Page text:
People have been able to change the environment for ages (and the climate depends somewhat on the environment). Deforestation and overgrazing, for example. Done on a large enough scale such things will change the climate downwind. Vegetation affects the albedo and temperature and rate of evaporation and also particulates and volatile organic compounds -- global CO2 changes are not the only way to affect climate.
Nice taunt! You sure taught him.
I know that this is the website I visit to get all my soylent news.
The problem is not want to buy but can afford to buy. Tesla is at the high end of what I would consider the car pricing range if you leave out the super premium and exotics. As a result, many people who might preferentially buy one simply can't afford one.
Sure, but that's only an issue if the regulations specify Tesla levels of performance and efficiency. I'm suggesting the regs could be written with the most efficient ICE automobiles on the market *today* as the benchmark for what is feasible. These are by not necessarily fantastically expensive, nor are they hair-shirt city cars. The Mazda 3 is a four door sedan that seats five and has an engine that delivers 184 hp at 26 mpg city/35 highway; MSRP is 18.8K$. If you need a people mover you can get a seven passenger Mitsubishi minivan rated 25 city/31 highway for 23.2k$.
It's clear that the current state of the art in ICE makes affordable, practical cars that exceed the current average mileage technologically feasible. They're being sold now. If on the other hand you want high performance, e.g., to go 0-60 mph in under 4 seconds, then you're talking big bucks and exotic technology.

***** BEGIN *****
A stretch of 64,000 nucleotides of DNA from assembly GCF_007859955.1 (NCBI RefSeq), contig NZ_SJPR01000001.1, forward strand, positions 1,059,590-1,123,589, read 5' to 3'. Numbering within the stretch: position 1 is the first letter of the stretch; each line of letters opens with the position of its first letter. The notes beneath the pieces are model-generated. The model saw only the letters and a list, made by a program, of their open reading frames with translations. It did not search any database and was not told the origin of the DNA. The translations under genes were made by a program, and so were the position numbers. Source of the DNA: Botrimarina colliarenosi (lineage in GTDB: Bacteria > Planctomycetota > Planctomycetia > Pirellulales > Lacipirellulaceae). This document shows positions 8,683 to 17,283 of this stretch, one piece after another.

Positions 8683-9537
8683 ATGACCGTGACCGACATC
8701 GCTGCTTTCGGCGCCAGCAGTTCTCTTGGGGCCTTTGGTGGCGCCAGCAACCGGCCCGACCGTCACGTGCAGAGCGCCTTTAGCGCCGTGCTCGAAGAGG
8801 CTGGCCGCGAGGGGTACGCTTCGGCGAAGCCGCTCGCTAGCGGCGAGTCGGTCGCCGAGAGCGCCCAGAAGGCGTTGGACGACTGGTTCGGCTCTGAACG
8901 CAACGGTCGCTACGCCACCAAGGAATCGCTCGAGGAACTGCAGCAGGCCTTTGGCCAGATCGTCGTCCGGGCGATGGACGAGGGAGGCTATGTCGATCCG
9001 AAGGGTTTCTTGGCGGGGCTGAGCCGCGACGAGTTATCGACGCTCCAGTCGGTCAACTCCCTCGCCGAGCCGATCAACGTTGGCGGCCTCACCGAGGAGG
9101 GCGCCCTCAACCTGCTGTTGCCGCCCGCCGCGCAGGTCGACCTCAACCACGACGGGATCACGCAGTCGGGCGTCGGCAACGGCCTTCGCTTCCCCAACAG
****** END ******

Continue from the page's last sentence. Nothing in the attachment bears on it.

What manufacturers won't be able to do is slap a tarted-up body on a primitive $26,000 truck chassis, call it an SUV, and charge $50,000 for it. I'm talking about the Silverado based Suburban. I think there's a place in the world for such vehicles, but it's insane to charge an additional 24k to slap two rows of seating in place of a pickup bed; there's plenty of headroom to charge a gas guzzler tax on that one.
Man creates fancy cancer causing agent, lets call it
All those "carcinogenic" substances you hear about don't cause cancer -- they increase the rate of mutation, which wouldn't ever cause cancer if the cells were better designed. To put it another way, if people didn't naturally get cancer it would be almost impossible to design a substance that would give them cancer. If an engineer had designed human DNA, then that engineer would be blamed if random mutagens would routinely cause cancer -- that's why we have fail-safes and error-correcting code. Human cells also have fail-safes and error correcting code, but they're poorly designed.
Just as an example, the naked mole rat has additional fail-safes and so is almost immune to cancer.
Indeed. But it's also true that change per se puts more stress on less innovative or agile companies, especially companies that have massive investments sunk into older technologies. No matter what rules you set it'll benefit some companies over others; rules that are very favorable to GMC would be unfavorable to Tesla and vice versa. They'll both argue that rules that benefit them the most are best for the country.
I'll say this for Tesla's position, though: the notion that it's physically impossible to build fuel efficient cars that people will want to buy is balderdash.
Because it happened with computers so it must be more dangerous because I do not understand computers.
No, because computers allow for auto-targeting, self-deploying weapons. Though soldiers are notorious for unquestioningly following orders, computers really do unquestioningly follow orders. Imagine if there were a large army of robot soldiers and some crazy hacker got control of them -- or worse, a politician.